Off In a Boat by Neil Gunn

Off in a Boat cover

Off In a Boat by Neil Gunn is an account of the journey that he and his wife embarked on in 1937 after he decided to give up his safe job in the civil service, sold their house and bought a 27 foot wooden boat so that they could explore the Inner Hebrides. It seems that neither of them knew much about sailing but they had charts and read books before they set off. The boat that Neil Gunn bought was in need of a lot of work as it was in bits when he viewed it first but that didn’t put him off buying what was a far from ideal vessel. If you look at the book cover you’ll see that the living space must have been cramped to say the least and Gunn’s wife – affectionately known as the Crew had a hard time of it, and wore out her trouser knees as she had to crawl around so much while she did the cooking.

It could be said that the pair were foolhardy in their ambition as if the engine had stopped while in wild water they would have been toast – but they survived. Half-way through the journey they were joined by his wife’s brother who was known as the Mate and luckily he had more experience of sailing and engines although he was happier when he was able to hoist the sail and turn the engine off.

Although this book was written in 1937 I imagine that the actual journey part of it would be much the same today although the landmarks used in the navigation will be very different, but it isn’t just an account of a journey and adventure through beautiful scenery, he also incorporates Celtic and Norse legends, references Boswell and Johnson and highlights the hospitality and kindness that they experienced from the ordinary local people. Sadly the same could not be said for the rich landowners, some of whom had the delusion that they owned the sea and any fish in it and also had the right to steal oars from anyone who happened to have had the temerity to beach their rowing boat near their land. In some ways the new landlords were even worse than those who had cleared their land of crofters, forcing them to sail to America and Canada – and replacing them with more lucrative sheep.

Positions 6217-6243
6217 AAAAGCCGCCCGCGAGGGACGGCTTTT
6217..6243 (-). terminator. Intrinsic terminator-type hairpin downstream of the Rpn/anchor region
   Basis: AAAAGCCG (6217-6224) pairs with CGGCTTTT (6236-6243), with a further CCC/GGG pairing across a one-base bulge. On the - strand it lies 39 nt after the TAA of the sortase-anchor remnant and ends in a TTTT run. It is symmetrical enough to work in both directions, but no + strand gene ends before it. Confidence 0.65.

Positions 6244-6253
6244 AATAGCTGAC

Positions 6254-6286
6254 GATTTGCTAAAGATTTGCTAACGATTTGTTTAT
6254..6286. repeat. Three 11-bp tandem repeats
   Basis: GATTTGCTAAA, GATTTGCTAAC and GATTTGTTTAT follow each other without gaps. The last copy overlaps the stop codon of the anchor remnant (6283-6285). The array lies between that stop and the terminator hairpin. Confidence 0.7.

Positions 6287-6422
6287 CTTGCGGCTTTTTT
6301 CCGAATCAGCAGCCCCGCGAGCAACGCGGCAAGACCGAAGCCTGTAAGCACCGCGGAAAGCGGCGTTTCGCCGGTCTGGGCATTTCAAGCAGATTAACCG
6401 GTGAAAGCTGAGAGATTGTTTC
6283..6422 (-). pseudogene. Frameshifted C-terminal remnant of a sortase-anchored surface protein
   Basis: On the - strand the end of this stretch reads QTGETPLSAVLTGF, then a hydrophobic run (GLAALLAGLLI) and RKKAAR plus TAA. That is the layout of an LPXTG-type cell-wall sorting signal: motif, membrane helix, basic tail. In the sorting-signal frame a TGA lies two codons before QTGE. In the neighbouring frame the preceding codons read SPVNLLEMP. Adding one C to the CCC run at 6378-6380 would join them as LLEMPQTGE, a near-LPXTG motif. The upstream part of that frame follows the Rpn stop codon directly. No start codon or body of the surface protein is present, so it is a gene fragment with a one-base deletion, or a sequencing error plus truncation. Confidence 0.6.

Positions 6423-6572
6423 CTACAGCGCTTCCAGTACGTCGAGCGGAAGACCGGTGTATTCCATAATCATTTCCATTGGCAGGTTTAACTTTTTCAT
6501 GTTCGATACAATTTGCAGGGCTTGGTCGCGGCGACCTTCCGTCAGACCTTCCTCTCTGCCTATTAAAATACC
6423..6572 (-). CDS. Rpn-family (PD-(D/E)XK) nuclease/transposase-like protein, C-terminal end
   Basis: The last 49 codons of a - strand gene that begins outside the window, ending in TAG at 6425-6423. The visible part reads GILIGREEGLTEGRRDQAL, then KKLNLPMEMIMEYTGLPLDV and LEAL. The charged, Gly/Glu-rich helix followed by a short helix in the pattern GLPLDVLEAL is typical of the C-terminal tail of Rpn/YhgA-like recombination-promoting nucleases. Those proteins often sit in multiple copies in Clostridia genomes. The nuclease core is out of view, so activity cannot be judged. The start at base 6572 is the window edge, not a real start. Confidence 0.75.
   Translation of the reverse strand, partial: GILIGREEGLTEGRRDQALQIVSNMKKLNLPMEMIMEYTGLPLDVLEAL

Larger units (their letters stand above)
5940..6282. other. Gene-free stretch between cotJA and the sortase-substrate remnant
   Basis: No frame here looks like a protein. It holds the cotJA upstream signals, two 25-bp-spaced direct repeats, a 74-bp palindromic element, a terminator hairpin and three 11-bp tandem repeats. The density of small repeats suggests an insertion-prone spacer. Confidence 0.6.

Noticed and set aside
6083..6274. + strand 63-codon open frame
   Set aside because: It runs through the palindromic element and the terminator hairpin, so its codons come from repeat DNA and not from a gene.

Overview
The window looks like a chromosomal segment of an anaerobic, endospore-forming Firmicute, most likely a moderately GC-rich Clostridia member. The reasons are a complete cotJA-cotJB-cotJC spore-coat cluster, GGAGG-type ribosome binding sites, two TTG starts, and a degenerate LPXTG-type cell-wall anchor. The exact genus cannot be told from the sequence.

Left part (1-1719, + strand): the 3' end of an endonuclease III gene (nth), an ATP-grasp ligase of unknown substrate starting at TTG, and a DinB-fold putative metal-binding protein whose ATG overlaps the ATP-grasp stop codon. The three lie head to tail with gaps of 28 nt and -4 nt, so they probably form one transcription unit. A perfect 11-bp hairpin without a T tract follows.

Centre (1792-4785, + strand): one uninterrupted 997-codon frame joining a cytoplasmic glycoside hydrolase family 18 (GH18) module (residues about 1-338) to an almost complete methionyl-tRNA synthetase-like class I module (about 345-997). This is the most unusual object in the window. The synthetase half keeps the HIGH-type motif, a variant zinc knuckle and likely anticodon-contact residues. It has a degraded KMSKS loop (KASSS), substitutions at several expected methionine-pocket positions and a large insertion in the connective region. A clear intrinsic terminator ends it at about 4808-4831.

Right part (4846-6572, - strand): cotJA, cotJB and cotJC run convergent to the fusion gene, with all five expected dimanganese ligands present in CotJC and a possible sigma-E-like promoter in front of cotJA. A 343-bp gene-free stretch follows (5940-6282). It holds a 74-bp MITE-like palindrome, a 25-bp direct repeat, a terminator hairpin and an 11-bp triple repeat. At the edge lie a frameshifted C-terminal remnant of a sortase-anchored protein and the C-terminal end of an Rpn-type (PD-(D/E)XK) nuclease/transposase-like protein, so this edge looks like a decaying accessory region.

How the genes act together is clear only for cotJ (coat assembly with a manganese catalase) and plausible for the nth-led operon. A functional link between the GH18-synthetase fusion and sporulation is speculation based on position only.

I was unsure about this book when I bought it but I ended up enjoying it even more than Neil Gunn’s most famous novel The Silver Darlings.

Books, books, books ….

At the moment I’m reading two books, which isn’t like me, I tend to concentrate on one book at a time. But I bought Bill Bryson’s The Lost Continent – Travels in Small Town America in a charity shop the other day and started reading it on the way home. So I’m reading that one downstairs now while I have my morning tea. It’s a fun, light read.

Upstairs (bedtime and afternoon reading) I’m reading The Silver Darlings by Neil Gunn. It’s a readalong for the Read Scotland 2017 Challenge and I’m way ahead with this one as it’s scheduled for sometime in March. I’m enjoying it although at the moment I’m thinking that some of the sea-faring parts could have done with being a bit shorter.

I’ve finished reading Chatterton Square by E.H. Young, an author I had never read before despite having the book for years (Virago). I loved it but that’s a readalong on Undervalued British Women Novelists 1930 – 1960 so I’ll blog about that one within a couple of weeks. Have you read anything by E.H. Young?

The Silver Darlings is a library book, I’ve only just bought the Bill Bryson book and I made the mistake of popping into a north-east Fife library that I don’t normally visit today, and the upshot of that is that I came out with The Z Murders by J.Jefferson Farjeon.

So my great intention of concentrating on my own book piles has like most plans – gone to hell in a handcart, and although I compiled a list of the first ten Scottish books I intended to read for the Read Scotland 2017 Challenge – and the second Scottish book didn’t even appear on that list, it did however jump out at me from a library shelf, and I just couldn’t ignore it. For me libraries are a bit like those shops that have a mish-mash of stuff for sale, end of lines and last year’s stock such as TK Maxx. If by chance you see something there you want then you had better buy it, or borrow it if you’re in a library, because you just might never see it again.

There’s no cure for it you know!